Heading east through Branxholm towards Weldborough in north east Tasmania, there is a turnoff signposted to Mt Paris Road. A 13 kilometre drive on gravel road, through forests of eucalyptus, myrtle and blackwoods, leads you to a small, low signpost, Mt Paris Dam, then a short drive leads to a ‘pull off parking bay’. A short 100 metre walk will have you standing by the Cascade River, looking upwards in awe at this unique concrete structure now surrounded by wilderness, a sight one must see to believe.
North East Tasmania: Mt Paris Dam
Tin mining was an important feature, the life-blood of much of north-east Tasmania, and made a strong contribution to the Tasmanian economy during the late 19th and early 20th centuries. Originally known as The Morning Star Dam, Mt Paris Dam was designed in 1935 for the Mt Paris Tin Mining Company, and built in 1936 to supply water for hydraulic tin mining.
Tin Mining in North East Tasmania
It was connected to The Mt Paris Tin Mine by an 11 kilometre long water race. Geoffrey Davey CBE (also known for his service to the Catholic Church in Australia, and in 1960 was awarded a papal knighthood) and Sir John Proud* engineered the dam during the early part of their careers, and both men went on to become notable figures in Australian engineering history, being honoured nationally and internationally for their engineering contributions.
* Sir John Proud ~ a member of the well known family of ‘Proud’s the Jewellers’ fame, who were also major shareholders in the Mt Paris Tin Mine ~ was a Trustee of the Australian Museum, sat on the Senate of Sydney University and was knighted in 1978.
Morning Star Dam: Built By Hand
The Morning Star Dam was a very impressive structure, known as a reinforced concrete slab-and-buttress dam. It had a length of 250 metres, and a maximum height of 16 metres. The dam covered an area of almost 21 hectares (52 acres) and was a storage dam for about 1300 megalitres of water. The construction of the dam was very unique in that it was built entirely by hand, the only mechanical assistance provided was by petrol-driven concrete mixers and tip trucks which delivered blue metal and sand to the site.
From Mt Paris to Briseis Tin
In 1939, the Tasmanian assets of The Mt Paris Company were sold to Briseis Consolidated NL of Derby. This company ceased operations in 1947, and was sold to new owners Briseis Tin NL. The Tasmanian Government purchased the then Morning Star Dam at this time, and management was handed to the Ringarooma–Cascade Water Board, with maintenance being continued by Briseis Tin NL under an agreement with the Board. This agreement ceased with the closure of The Mt Paris Tin Mine in December, 1961. Very little maintenance was provided at the dam after this. The Ringarooma–Cascade Water Board was disbanded in 1985 and ownership of The Morning Star Dam was at this time transferred to The Rivers and Water Supply Commission. At this time the dam storage had been virtually empty since the 1970s, and it was in June 1985 the Commission blasted a hole in the base of the dam wall to allow the natural flow of the Cascade River to occur once more. Around 1994 further alterations were made to prevent the dam holding water.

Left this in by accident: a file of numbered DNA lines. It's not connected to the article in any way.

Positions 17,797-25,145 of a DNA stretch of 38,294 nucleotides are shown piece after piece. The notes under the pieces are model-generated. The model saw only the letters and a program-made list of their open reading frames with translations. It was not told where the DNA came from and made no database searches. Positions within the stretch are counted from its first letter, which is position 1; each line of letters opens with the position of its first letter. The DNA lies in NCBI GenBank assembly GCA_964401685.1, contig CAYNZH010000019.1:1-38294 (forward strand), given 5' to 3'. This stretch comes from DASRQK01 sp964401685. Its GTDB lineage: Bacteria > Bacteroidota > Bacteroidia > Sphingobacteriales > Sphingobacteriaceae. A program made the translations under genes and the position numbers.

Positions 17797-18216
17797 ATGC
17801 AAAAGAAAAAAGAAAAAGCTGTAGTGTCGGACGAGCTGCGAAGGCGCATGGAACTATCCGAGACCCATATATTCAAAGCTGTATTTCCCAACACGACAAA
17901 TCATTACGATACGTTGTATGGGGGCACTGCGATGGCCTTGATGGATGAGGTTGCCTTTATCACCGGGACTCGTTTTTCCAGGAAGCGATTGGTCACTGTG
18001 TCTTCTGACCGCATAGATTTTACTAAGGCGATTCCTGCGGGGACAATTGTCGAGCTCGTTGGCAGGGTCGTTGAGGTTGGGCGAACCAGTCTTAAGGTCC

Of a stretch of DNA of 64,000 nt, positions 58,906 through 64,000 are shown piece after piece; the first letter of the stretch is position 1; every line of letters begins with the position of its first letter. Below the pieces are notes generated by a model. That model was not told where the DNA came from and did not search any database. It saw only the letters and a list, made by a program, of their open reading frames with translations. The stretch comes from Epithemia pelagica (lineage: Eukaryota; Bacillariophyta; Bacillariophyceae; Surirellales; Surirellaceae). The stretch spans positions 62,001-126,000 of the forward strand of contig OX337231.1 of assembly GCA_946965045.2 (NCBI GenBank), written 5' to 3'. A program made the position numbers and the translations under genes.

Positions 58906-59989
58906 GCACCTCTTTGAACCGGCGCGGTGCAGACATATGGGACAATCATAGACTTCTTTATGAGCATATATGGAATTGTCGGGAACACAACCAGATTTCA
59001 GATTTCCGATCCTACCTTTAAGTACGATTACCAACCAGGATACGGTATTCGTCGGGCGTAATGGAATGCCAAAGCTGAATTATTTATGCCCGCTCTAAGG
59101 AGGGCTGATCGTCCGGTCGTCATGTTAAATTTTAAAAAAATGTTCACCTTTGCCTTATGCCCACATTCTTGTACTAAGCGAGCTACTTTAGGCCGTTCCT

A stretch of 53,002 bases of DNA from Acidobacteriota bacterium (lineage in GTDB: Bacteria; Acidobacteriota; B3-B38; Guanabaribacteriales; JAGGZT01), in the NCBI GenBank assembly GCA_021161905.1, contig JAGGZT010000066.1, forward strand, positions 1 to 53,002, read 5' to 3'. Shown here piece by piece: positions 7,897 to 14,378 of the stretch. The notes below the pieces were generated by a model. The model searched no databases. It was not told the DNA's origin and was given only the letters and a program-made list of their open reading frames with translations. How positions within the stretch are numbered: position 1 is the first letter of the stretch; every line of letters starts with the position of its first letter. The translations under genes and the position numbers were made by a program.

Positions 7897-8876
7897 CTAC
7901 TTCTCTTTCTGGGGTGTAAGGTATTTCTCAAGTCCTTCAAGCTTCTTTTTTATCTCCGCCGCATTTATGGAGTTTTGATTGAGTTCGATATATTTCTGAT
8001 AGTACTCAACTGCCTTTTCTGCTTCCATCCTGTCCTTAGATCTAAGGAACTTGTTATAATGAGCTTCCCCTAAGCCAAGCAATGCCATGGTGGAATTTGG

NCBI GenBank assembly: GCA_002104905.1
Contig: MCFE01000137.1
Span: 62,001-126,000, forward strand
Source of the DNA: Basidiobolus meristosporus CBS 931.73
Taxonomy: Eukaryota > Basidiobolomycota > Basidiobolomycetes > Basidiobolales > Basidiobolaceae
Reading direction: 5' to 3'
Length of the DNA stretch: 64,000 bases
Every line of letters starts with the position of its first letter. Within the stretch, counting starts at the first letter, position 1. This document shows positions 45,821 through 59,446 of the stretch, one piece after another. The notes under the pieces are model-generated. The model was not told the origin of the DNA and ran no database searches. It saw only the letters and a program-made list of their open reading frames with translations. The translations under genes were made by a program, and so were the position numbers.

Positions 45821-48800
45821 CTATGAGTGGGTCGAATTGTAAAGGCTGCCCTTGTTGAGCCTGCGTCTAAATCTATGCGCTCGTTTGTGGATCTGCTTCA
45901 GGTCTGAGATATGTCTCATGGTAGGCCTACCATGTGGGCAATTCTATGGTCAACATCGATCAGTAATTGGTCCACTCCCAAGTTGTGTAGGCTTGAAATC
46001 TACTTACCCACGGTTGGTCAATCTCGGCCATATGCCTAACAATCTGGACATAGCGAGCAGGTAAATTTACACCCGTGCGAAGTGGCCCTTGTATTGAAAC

Tasmanian History: Heritage Register
Many locals of the area were involved in the construction of the dam, and today the remains are highly valued by the local community. After consultation with Forestry Tasmania and receiving valuable additional information about the dam, the Heritage Council has permanently registered the Mt Paris Dam in the Tasmanian Heritage Register. The dam was the only one of its design in Tasmania, and truly stands as testimony to the skill , craftsmanship and hard labour of its designers and builders.
Engineering Excellence, Cascade River, Wilderness
The day we travelled to view the site of the Mt Paris Dam, we encountered strong winds, rain, hail and snow, but it in no way dampened our experience; if anything it made us realise the forces of nature this dam wall has survived. It also gave us a much deeper respect for those hard-working men, who in 1936 worked through extremes of weather and built this huge structure by hand, which now stands in the wilderness as a magnificent piece of Tasmanian history. On the southern side nature has reclaimed where once 1300 megalitres of water was held.
I stood here amongst the shrubby forest regrowth and found it so hard to imagine it once held so much water. The massive dam wall stands in front of you, four large holes show evidence of blasting and alterations where the Cascade River now runs through. You can walk through the holes (unless river is in flood and prevents this experience) to the northern side of the wall, where the Cascade River meanders beautifully through the wilderness. Here I stood and looked back at the wall, where the huge buttresses reach for the heavens. Standing here I was left to wonder why the name, Morning Star Dam, was ever changed.